to be installed or removed without the use of any screws. In fact everything
in the system just snaps in place without the need for any screws or tools.



The passive cooling shroud lifts up in a similar
fashion to reveal the dual procs underneath.



You can also see the adjustable tensioned stay
which keeps the video card seated nice and snug
The fan units there also just snap on and off.



Typical passive cooling sync for workstations back in those
days. Desktops usually used the noisier dirtier active cooling
type coolers. Xeons don't need this! Something to think on.



Here you can see a little better how the shroud
is formed and fitted over the CPUs.



And the other one too.



The Workstation grade custom PSU is
hidden in the bottom of the machine.
This is all you get to see of it (back).



On these particular models the case door contained the drives
which are on slide rails (kinda unusual at the time) making it
really easy to install and remove any of the drives. I thought
pretty slick!



On the bottom you can see the air intake for PSU cooling.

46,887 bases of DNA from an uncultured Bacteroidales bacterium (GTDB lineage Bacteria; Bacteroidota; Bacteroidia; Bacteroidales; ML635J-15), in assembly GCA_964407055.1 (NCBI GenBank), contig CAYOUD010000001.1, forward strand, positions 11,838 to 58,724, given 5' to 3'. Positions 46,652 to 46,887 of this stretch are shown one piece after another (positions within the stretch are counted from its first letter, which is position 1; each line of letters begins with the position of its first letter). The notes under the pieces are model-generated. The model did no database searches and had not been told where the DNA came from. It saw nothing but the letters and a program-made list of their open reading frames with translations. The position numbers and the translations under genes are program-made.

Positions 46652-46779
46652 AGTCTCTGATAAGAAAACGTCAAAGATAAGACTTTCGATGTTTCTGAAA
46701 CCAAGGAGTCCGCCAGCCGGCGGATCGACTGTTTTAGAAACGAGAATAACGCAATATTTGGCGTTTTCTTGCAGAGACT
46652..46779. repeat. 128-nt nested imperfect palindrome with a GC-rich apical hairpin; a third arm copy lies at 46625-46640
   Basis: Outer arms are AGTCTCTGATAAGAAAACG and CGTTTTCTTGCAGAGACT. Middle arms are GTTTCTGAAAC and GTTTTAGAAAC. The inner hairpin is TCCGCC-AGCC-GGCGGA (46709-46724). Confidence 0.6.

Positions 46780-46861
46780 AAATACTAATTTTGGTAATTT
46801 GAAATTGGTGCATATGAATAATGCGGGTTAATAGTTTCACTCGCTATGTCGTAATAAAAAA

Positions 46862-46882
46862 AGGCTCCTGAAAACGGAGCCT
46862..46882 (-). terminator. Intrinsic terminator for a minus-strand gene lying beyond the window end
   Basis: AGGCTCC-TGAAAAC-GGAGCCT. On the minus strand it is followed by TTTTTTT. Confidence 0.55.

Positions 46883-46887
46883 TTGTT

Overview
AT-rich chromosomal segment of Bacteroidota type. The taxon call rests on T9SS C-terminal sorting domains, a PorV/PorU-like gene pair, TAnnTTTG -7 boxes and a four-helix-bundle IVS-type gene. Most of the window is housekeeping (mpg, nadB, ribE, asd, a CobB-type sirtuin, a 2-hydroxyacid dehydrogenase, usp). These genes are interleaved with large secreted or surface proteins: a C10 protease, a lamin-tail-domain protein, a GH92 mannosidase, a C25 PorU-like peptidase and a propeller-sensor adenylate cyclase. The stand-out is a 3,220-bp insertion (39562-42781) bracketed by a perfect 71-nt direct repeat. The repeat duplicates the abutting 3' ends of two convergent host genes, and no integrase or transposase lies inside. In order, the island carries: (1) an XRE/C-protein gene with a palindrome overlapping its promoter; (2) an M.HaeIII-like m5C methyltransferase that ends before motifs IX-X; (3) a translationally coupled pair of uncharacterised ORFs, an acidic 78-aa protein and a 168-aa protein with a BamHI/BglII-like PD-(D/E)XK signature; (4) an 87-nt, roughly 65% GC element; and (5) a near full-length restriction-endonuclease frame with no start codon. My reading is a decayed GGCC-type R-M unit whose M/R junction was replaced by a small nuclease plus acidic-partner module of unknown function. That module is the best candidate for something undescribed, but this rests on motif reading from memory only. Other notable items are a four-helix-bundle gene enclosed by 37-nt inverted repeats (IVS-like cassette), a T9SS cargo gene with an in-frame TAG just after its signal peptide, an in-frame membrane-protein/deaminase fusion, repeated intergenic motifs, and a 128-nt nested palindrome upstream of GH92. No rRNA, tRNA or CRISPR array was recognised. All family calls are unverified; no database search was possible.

Being separate from the rest of the system the PSU didn't
warm up to the point where the fans sped very fast and
so this area didn't require cleaning for the first two years.




Anyway, that's enough out of me already. Here you can put some pictures to my words even if this is Dell 10 years ago. And I've said pretty much everything there is to say already. People have been divided into various camps over purchasing SOHO PCs for as long as I can remember.

1) Buy/lease high-class high-spec "workstations" once every 6 or 7 years having the fastest machine on the planet for the first 3 or so and average "fast-ish" the rest. Spend a little more initially with big savings in the long run. If something stops working let someone else figure it out and do the work - usually same day. On my current systems they replaced all my motherboards and drive cables just because one system was getting read errors and the cables throughout were looking shabby (just dirty really - I smoke! Shhhhh! ). Dell Workstation support - gotta love it.